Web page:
ASEAN Member States

The ASEAN Countries: Burma, Thailand, Laos, Cambodia, Vietnam, the Philippines, Singapore, Malaysia, Brunei, and Indonesia.

ASEAN prefers sovereignty over efficacy

Additionally, because the region lacks a regional financial supervisory authority during its integration of the banking market, the region might be exposed to spillover and contagion risks. As such, a single supervisory agency is needed in order to prevent such crisis and to make a fast response to manage those risks. Simply strengthening coordination among national supervisory authorities – the so-called ASEAN way – is not sufficient enough to counter the potential threat and risks to the region. Leaving the authority for financial supervision and crisis management on a national level while pursuing regional financial integration will only lead to financial instability. The region will need to find a solution to avoid a catch-22: not having a single supervisory authority undermines trust, and a lack of mutual trust foils efforts to integrate the banking system, reducing the need for a regional supervisor – and impeding banking integration.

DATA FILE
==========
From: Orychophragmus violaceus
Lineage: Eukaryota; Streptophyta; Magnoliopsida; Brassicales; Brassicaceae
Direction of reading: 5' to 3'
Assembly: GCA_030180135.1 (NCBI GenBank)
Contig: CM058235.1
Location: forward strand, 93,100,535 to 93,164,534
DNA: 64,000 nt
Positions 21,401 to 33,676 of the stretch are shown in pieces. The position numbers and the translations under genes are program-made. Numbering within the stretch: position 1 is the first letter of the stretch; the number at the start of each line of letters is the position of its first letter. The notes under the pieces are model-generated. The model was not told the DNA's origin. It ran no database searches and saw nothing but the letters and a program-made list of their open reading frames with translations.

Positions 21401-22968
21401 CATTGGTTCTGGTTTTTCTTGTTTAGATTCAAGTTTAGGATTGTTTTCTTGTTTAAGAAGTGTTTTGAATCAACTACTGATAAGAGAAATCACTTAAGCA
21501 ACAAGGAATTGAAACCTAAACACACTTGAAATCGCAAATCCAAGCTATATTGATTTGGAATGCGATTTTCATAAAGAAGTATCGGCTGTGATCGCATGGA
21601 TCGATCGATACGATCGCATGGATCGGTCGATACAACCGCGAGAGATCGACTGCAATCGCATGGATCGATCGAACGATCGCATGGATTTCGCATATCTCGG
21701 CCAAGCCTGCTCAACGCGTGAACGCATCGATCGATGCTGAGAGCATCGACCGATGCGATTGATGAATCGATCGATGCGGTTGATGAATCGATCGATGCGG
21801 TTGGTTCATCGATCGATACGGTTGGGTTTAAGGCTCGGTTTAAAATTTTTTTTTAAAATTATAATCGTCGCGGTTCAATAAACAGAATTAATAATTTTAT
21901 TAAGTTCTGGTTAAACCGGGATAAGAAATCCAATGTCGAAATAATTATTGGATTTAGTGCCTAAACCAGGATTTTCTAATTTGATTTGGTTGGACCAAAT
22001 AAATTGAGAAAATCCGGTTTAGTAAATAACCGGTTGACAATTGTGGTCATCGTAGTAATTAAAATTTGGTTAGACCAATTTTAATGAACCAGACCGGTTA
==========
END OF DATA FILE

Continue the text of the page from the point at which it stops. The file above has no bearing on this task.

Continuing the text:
While Thailand, Singapore and Malaysia – the likely winners of ABIF as their banks already have a pan-ASEAN presence – are pushing for swift implementation measures, Brunei, Cambodia, Laos, Myanmar and Vietnam (BCLMV) do not boast any banks that are capable of operating regionally. In addition, Singapore, Malaysia and Thailand are by far the largest intra-ASEAN portfolio investors, and so do have a strong need for a closer integration.  Others, notably Indonesia and Myanmar, chose a protectionist approach to banking as a response to underdevelopment and relative lack of competitiveness.

Worrisome trends for the future